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Scott Quigg new and improved for Kiko Martinez

14
Jul
Scott Quigg in action with Hidenori Otake during their junior featherweight bout at Liverpool Echo Arena on Nov. 22 in Liverpool, England. Quigg won a unanimous decision. Photo by Scott Heavey/Getty Images

Scott Quigg in action with Hidenori Otake during their junior featherweight bout at Liverpool Echo Arena on Nov. 22 in Liverpool, England. Quigg won a unanimous decision. Photo by Scott Heavey/Getty Images

This Saturday British boxer-puncher Scott Quigg looks to bounce back from injury and inactivity when he faces former IBF beltholder Kiko Martinez in Manchester, England.

Last November, Quigg dished out a fierce, 12-round thrashing to Japanese contender Hidenori Otake and sacrificed his own right hand in the process. The Englishman snapped two tendons on Otake’s skull and was forced to convalesce for a two-month period.

“It was the first time where I’ve ever been limited to what I could do in the gym and that was very hard for me,” said THE RING No. 3-rated junior featherweight, who is a notorious gym rat.

“On a positive note I was forced to rest my body, so the time off has done me the world of good and my hand is fully healed. I’m lucky to have such a great team around me and everyone came together. I feel that my overall game has improved by at least 20 percent and I’ve taken my skill and technique to a whole new level.”



Although negotiations have barely gotten off the ground, Quigg (30-0-2, 22 knockouts) has been linked to a showdown with domestic rival Carl Frampton for over two years. With options sparse, Quigg has settled on the very opponent that Frampton dominated to become IBF world titleholder last September.

“I was instrumental in selecting Kiko,” said the 26-year-old Quigg. “We had tried, unsuccessfully, to make the Carl Frampton and Leo Santa Cruz fights and also had a look at (Nonito) Donaire who, it turned out, was already scheduled to fight in Macau, China, on the same night.

“As you go down the line, Kiko stands out because he is one of the top junior featherweights out there and his team accepted. The fact that Carl fought him twice means people will compare our performances, and I’m motivated to be at my very best for this one.”

Frampton will actually defend his IBF title against Alejandro Gonzalez, in Texas, on the same night Quigg faces Martinez. Since the latest round of talks for a Quigg bout fell through, the Belfast man has also signed up American boxing mogul Al Haymon to an advisory role.

“In my opinion a fight with Frampton is now easier to make,” Quigg said. “Eddie (Hearn) can deal with Al Haymon now, rather than Barry McGuigan (Frampton’s manager), and if Carl and I win on July 18 then hopefully we can get it on. It’s the biggest matchup in the division and even the American fans want to see it.

“Still, my focus is on July 18 and what could come next has only increased my focus and determination. That’s just the way I am.”

Despite Quigg entering as the favorite, there are those who feel that Martinez will pull the upset this weekend. The rugged Spaniard brings the kitchen sink to each and every fight, and Quigg has diligently studied his strengths and weaknesses over the years.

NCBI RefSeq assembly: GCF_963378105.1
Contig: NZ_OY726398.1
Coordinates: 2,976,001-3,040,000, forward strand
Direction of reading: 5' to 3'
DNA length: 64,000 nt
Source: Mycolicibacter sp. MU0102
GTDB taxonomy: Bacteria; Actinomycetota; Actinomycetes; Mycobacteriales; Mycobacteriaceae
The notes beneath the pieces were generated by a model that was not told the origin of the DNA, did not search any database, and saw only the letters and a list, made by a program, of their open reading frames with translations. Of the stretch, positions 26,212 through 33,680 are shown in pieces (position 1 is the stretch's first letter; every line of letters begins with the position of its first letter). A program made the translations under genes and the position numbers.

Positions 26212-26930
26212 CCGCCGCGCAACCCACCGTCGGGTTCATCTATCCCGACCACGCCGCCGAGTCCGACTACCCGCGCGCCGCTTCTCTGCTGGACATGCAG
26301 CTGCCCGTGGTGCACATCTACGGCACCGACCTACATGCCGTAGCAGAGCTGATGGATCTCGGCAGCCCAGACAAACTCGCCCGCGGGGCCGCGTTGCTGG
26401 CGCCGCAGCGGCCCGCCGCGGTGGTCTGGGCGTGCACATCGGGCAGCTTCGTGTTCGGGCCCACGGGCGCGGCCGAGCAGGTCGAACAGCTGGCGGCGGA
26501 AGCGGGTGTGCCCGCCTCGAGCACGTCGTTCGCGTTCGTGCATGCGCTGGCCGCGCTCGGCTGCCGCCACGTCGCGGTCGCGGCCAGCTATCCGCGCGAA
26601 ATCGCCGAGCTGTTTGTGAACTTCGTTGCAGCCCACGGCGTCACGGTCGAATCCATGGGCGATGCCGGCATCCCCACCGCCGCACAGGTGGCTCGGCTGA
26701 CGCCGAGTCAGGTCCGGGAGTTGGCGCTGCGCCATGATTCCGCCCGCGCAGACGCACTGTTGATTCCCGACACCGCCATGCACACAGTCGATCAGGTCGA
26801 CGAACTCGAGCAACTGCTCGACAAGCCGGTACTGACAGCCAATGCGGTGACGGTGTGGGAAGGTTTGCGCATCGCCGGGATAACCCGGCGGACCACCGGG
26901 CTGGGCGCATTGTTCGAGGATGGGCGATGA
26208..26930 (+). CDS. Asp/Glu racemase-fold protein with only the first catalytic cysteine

He said, “A lot of people don’t give Martinez enough credit for his boxing brain. He uses his jab well, cuts the ring off effectively, and knows when to bring in the big shots. He’s economical with his punch output, and very knowledgeable, which is why he’s a former world champion.

“It’s a fight that I’m looking forward to and one that I’m confident of winning. Kiko obviously wants me to stand and have a fight with him, and I might just do that, but I’m a professional and ultimately I’ll look to make this fight as easy as possible. My job is to offset him and use my smarts.”

On the same card, Quigg’s stablemate, Anthony Crolla, challenges Colombian Darleys Perez for the WBA lightweight title. Last December, the 28-year-old was seriously assaulted while foiling a burglary attempt at a neighbor’s home and there was doubt as to whether he would fight again. Crolla sustained a fractured skull and a broken ankle, and also lost a January date with then-champion Richar Abril.

“I believe Anthony can win this fight against Perez,” Quigg said. “He recovered very quickly from his injuries because he lives the life and I’ve never seen him better. This fight is exactly what he needs. To win a world title is his dream and we’ve been pushing each other all the way through this training camp.

“Style-wise, he matches up better against Darleys Perez than he did against Richar Abril and Anthony is more than ready for this. His technique and skill has improved and his body looks tremendous. Both of us will win on July 18 and we will turn in the best performances of our careers.”

Both fights will be shown live at 7.00 p.m. on Sky Sports 1 and Sky Sports 1HD in the U.K. Tickets are available from www.matchroomboxing.com.

 

Tom Gray is a member of the British Boxing Writers’ Association and has contributed to various publications. Follow him on Twitter: @Tom_Gray_Boxing

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